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Giants beat Cubs 5-4 with late rally, go above .500 for first time



For a while, the San Francisco Giants 5-4 victory over the Chicago Cubs on Monday night had all the makings of one of their early-season losses.

The Giants puttered along, staying within striking distance of the Cubs, but never looking quite at their level. Chicago jumped out to a 3-0 lead, behind something that April and May Giants knew nothing about: home runs.

The Giants kept pace,

Robel Garcia and Kyle Schwarber had a pair of dingers, the former became one of the more impressive splash hits. with Shaun Anderson limiting the damage, and the bullpen pitching beautifully. The offense showed grit, but an inability to hit the ball hard, far, or when it was needed most. Through seven innings, the Giants had nine hits, but Stephen Vogt had gone for extra bases. They'd scored two runs, but allowed four.

And then the eighth inning came, and the Giants continued to make a compelling case for a competent baseball team ̵

1; a case they've been making for two months now.

Pablo Sandoval led off the inning, and he's in need of a hit. Not only did Sandoval struggled mightily since the All-Star break, but he was 0-3 in the game, with all three outs in anning, including a double play with runners at the corners. Jason Heyward throw at second base.

After a Vogt strikeout, Brandon Crawford sent a back to Sandoval, and cut the lead in half. But a tailor-made ground ball from Kevin Pillar

Apologies for spouting cliches, but baseball is a game of inches. The Giants trailed, in part, because Anthony Rizzo scored the Cubs third run on a single to right field, when a divine throw from Austin Slater was in late because Vogt reached for the ball rather than letting it come to him. They trailed, in part, when Mike Yastrzemski scored the second time in the seventh, Kris Bryant made a diving grab.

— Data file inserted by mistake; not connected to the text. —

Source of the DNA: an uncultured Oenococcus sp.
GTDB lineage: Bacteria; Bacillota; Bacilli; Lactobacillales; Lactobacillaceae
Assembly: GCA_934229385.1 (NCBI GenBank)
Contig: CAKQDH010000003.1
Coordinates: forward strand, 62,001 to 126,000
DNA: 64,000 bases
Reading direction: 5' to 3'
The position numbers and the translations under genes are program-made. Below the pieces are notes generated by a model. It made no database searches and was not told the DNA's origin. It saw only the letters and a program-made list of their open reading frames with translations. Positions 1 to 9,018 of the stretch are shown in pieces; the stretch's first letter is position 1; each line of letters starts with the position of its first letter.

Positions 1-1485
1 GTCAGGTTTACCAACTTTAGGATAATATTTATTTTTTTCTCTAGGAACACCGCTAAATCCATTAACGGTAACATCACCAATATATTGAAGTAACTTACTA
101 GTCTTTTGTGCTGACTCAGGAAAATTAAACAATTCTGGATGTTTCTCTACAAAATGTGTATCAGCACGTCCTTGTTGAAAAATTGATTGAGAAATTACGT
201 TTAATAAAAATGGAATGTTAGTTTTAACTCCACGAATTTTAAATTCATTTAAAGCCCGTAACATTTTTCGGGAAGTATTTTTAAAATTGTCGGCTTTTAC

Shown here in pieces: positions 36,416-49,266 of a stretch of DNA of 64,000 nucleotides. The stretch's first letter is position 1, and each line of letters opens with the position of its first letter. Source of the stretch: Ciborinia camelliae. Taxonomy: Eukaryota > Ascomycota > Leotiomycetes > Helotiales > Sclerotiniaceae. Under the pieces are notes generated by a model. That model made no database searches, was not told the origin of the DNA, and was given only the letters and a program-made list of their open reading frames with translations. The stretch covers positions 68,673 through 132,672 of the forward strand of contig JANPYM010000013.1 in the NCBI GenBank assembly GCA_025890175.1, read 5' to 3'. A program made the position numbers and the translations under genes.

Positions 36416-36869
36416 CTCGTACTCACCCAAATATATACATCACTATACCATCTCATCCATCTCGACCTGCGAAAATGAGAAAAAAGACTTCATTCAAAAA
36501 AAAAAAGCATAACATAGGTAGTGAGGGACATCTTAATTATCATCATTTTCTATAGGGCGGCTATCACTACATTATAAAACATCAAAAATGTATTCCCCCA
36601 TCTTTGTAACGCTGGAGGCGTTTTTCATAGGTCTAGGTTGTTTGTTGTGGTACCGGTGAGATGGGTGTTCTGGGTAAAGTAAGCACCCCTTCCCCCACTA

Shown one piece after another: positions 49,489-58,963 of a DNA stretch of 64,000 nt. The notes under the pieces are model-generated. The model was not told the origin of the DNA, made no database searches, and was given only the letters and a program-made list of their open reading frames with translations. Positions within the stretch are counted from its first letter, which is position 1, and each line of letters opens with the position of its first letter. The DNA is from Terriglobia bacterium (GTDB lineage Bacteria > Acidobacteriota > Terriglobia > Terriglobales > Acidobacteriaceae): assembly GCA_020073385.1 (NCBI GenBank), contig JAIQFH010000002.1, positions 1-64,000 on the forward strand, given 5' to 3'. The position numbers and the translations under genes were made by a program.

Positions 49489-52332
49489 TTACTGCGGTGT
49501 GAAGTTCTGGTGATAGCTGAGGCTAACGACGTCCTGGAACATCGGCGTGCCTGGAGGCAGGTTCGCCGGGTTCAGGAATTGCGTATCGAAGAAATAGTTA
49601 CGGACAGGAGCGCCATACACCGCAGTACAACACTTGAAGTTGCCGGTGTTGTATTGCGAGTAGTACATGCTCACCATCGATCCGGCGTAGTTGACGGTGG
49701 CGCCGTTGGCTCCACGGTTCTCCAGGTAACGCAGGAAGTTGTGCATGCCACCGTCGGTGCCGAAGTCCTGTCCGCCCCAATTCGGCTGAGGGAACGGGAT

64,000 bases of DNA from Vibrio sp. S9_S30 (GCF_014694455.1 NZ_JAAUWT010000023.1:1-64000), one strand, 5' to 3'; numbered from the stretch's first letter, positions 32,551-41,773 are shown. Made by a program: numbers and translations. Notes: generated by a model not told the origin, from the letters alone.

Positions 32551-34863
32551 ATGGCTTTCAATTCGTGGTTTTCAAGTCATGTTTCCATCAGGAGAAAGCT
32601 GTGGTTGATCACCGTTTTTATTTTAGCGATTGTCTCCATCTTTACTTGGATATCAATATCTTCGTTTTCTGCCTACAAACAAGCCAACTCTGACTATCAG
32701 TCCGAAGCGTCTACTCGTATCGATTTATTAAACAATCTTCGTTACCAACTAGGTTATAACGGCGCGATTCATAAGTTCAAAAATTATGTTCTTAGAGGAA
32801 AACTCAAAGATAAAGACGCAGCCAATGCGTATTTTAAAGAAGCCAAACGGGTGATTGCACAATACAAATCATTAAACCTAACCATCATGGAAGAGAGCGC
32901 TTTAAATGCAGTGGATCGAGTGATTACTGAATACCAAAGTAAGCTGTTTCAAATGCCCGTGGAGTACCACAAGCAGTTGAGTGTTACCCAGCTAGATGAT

And they took the lead, in part, because Pillar punched Dominic Toretto's nos button when heading up the line, and

Then Austin Slater did this:

And then Joe Panic did this:

And then the Giants led 5-4.


Will Smith did not pitch the ninth inning. This is almost because Smith has had three times in the past four days, and the Giants have been trying to keep their pen rested.

Still, with the deadline less than a week away, it's worth noting. If nothing else, it serves as an audition opportunity for Sam Dyson, who was given closing duties. Dyson quickly retraces two batters, walking in a little bit of a mess, walking Victor Caratini, and allowing a single to Addison Russell. But, with Tony Watson warming up in the pen, Dyson got black to pop up and end the game.

Speaking of Relief Arms, Drew Pomeranz made his first bullpen appearance of the year, and what magnificent, allowing no baserunners in two innings, while striking out four. Hey threw 23 of his 29 pitches for strikes, and got six swing-throughs.

The Giants are now 51-50.

Two innings are about to fall in love with each other.


The Giants are now 51-50. It's the first time they've been over .500 this baseball year.

They have won 16 of their last 19 games. They're 29-16 since June started.

A come from behind, one-run win is fuel for the fires of both the "Giants are good!" And "LOL holy unsustainability" campgrounds.

And yet, above all, they're fun. They're in it. And they believe they're in it. If that's not evident, watch the clip of Panic's double again, and listen to Duane Kuiper – tell me that he makes a call in the eighth with that much verve in May, and I'll show you a liar.

The Giants just might mess around and win another seven-game winning streak. They just might mess around and give it a shot and why they're only one game above .500 even after this wild run.

I dunno. You dunno. They dunno.

But I'll pay attention to you.


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